By the time the last of the Chinese tourists arrived in Japan in January 2016, they were already making a mark.
As the city’s tourism industry grew, so did the number of Chinese tourists visiting the country.
This summer saw another rise in the number, as many of the new arrivals came from overseas.
In Tokyo, a group of Chinese visitors from Hong Kong and the United States made up about 15 per cent of visitors, up from 5 per cent last year.
The numbers are likely to continue to rise, as China’s economy slows, and its tourism industry is expected to shrink over the coming years.
“We are witnessing the first signs of the decline of China’s tourism market,” says Peter Chen, a China expert at New York University’s Graduate Center of International and Public Affairs.
“The trend towards Chinese tourism is not going to stop.”
Chinese tourists in Japan are often more expensive than Japanese ones: their annual average is nearly $18,000, while the average for Japanese tourists is $15,000.
The average Chinese tourist, however, pays less than half the price of a Japanese tourist.
A trip to Tokyo’s Ginza district can be booked for a couple of hundred yen ($7) in advance.
But if you are a bit of a budget freak, you can take a train from the city centre to Shibuya Station and walk to Shinjuku Station, which is just 20 minutes away.
But a good Japanese hotel can set you back around $100 a night.
The main tourist attraction is the Ginza Tower, a giant, glass-walled building in the heart of the Tokyo CBD.
Its soaring, white and glass-covered windows are adorned with images of the stars and planets.
But its biggest attraction is also its greatest challenge: the Tower itself.
Located in the centre of the city, the tower is a sight to behold.
It towers above the bustling downtown area, and has a huge number of windows and sculptures that reflect the Tokyo skyline.
It is also one of the busiest places in Japan to catch a train to anywhere in the world, and it is the site of the famous Ginza fireworks show.
In 2017, more than half a million Chinese tourists visited Japan alone, accounting for over 50 per cent, and that was up from around a fifth of all visitors in 2014.
But that was before a series of events that saw the city of Japan’s tourism boom in decline.
In the 1990s, when Japan was undergoing rapid economic growth, its tourism sector grew by about 25 per cent annually.
By 2010, tourism had grown by only about one per cent a year, but this year is set to be the worst year in its history, with fewer than half of the country’s hotels and tourist attractions.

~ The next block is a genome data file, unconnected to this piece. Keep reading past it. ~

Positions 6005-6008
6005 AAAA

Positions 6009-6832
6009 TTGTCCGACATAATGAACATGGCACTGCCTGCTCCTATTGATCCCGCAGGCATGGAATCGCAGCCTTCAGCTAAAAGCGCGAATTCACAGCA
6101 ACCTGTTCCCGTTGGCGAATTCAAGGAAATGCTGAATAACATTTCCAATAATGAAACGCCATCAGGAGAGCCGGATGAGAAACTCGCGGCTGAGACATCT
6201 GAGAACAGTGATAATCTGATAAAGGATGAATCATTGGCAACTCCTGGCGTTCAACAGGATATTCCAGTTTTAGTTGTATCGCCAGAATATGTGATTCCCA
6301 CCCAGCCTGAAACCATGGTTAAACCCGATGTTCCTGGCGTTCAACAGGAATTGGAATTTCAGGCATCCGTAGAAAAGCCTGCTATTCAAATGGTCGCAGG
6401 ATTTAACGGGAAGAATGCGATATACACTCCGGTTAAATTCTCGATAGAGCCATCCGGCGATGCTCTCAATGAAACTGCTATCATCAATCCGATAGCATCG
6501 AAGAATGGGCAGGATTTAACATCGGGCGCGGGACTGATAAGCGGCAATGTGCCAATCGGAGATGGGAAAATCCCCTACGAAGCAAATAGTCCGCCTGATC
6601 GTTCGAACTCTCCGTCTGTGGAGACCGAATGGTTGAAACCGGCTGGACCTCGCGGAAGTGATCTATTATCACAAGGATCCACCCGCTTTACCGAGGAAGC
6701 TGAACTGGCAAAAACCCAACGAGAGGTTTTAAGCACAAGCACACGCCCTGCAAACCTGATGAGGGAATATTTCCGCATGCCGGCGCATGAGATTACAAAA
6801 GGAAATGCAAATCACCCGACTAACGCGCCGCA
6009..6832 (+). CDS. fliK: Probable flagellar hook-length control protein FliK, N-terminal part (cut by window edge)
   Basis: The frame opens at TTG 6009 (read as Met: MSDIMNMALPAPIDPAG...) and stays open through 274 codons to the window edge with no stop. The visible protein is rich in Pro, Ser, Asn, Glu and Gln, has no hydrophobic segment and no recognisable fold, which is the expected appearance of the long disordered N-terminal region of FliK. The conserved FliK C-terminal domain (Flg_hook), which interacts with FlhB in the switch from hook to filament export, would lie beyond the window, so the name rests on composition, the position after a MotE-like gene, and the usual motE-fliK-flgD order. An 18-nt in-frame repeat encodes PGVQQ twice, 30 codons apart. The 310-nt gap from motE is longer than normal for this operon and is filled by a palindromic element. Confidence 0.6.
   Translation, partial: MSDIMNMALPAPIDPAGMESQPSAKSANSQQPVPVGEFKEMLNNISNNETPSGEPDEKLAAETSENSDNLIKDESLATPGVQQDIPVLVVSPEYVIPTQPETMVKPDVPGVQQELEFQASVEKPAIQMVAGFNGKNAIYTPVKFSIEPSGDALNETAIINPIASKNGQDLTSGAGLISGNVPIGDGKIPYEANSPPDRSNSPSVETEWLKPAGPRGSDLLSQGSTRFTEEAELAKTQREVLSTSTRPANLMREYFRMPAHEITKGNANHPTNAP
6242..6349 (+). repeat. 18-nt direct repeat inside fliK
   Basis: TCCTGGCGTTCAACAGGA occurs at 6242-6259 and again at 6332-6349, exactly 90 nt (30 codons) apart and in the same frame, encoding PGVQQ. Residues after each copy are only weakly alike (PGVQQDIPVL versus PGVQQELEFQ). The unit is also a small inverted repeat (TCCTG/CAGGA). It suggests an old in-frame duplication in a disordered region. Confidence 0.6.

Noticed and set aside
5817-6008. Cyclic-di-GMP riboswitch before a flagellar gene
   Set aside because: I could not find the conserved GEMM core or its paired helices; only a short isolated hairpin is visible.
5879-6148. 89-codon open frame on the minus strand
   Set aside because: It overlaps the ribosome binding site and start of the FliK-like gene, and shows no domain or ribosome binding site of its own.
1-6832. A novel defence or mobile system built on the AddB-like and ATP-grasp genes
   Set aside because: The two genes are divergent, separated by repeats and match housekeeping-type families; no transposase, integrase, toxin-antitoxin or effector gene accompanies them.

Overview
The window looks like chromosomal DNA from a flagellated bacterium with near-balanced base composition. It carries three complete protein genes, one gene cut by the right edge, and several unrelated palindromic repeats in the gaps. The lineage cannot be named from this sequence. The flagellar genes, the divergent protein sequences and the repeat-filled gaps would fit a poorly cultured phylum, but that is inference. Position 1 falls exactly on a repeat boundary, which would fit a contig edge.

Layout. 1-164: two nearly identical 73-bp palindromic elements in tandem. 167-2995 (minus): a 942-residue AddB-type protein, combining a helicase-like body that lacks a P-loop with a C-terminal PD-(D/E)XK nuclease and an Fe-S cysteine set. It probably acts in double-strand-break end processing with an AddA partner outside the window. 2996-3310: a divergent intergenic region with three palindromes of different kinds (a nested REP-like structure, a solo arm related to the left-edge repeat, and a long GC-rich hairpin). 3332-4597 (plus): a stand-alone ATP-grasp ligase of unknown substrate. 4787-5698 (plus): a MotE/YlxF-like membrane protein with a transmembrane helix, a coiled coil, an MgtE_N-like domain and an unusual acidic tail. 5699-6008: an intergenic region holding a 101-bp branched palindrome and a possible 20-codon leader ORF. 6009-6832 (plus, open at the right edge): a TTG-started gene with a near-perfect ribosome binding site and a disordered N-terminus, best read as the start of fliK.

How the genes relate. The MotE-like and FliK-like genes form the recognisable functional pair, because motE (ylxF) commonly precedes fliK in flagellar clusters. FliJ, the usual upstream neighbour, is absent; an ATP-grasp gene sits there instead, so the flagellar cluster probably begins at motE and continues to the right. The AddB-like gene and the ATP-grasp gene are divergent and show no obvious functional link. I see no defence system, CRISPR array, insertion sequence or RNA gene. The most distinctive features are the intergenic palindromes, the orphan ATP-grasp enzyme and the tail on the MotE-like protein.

By 2020, Japan’s total economy was projected to shrink by 5.8 per cent.
That would put Japan’s economy in a precarious position, with no economic growth in the next four years and no prospect of any.
But tourism is a big part of the economy.
Japan is Japan’s second-largest economy, after the United Kingdom.
The country has the largest number of foreign visitors per capita in the Asia-Pacific region.
According to the World Bank, in 2020, more Chinese tourists than Japanese visitors visited Japan.
By contrast, the total number of Japanese visitors to the country was almost the same as in 2016.
But in 2020 and 2017, the number fell significantly, as the Chinese economy slowed and Tokyo began to relax its strict control on foreign visitors.
In 2018, a large number of mainland Chinese tourists, many of them tourists from Hongkong, visited Japan, while in 2019, a record number of Taiwanese visitors, many from Taiwan, visited.
“In the beginning of the year, the [Japan Tourism Bureau] was very concerned about how much Chinese tourists were going to be coming to Japan,” says Yukiko Sugiyama, a former official at the Japanese tourism board.
“But now that they are seeing the fall in Chinese tourists coming, the agency is more relaxed and they are not so worried about how many people will come to Japan.”
In Tokyo’s subway system, there are signs saying that the number one attraction is Ginza.
But there is a bigger attraction, too: the city itself.
It has been transformed from a place of grim industrial and commercial buildings into a cultural mecca for Japanese people of all backgrounds and all ages.
In recent years, the city has transformed from an industrial hub to a vibrant cultural hub.
The Ginza skyline, with its red and white skyscrapers, has become a major tourist destination, attracting people from around the world.
“Japan’s skyline is a symbol of the cultural and cultural change that has taken place,” says Takashi Sato, the vice president of the Japan Tourism Association.
“It is the symbol of Japan, and Japan is becoming a global city.
The skyline is the sign of Tokyo’s cultural and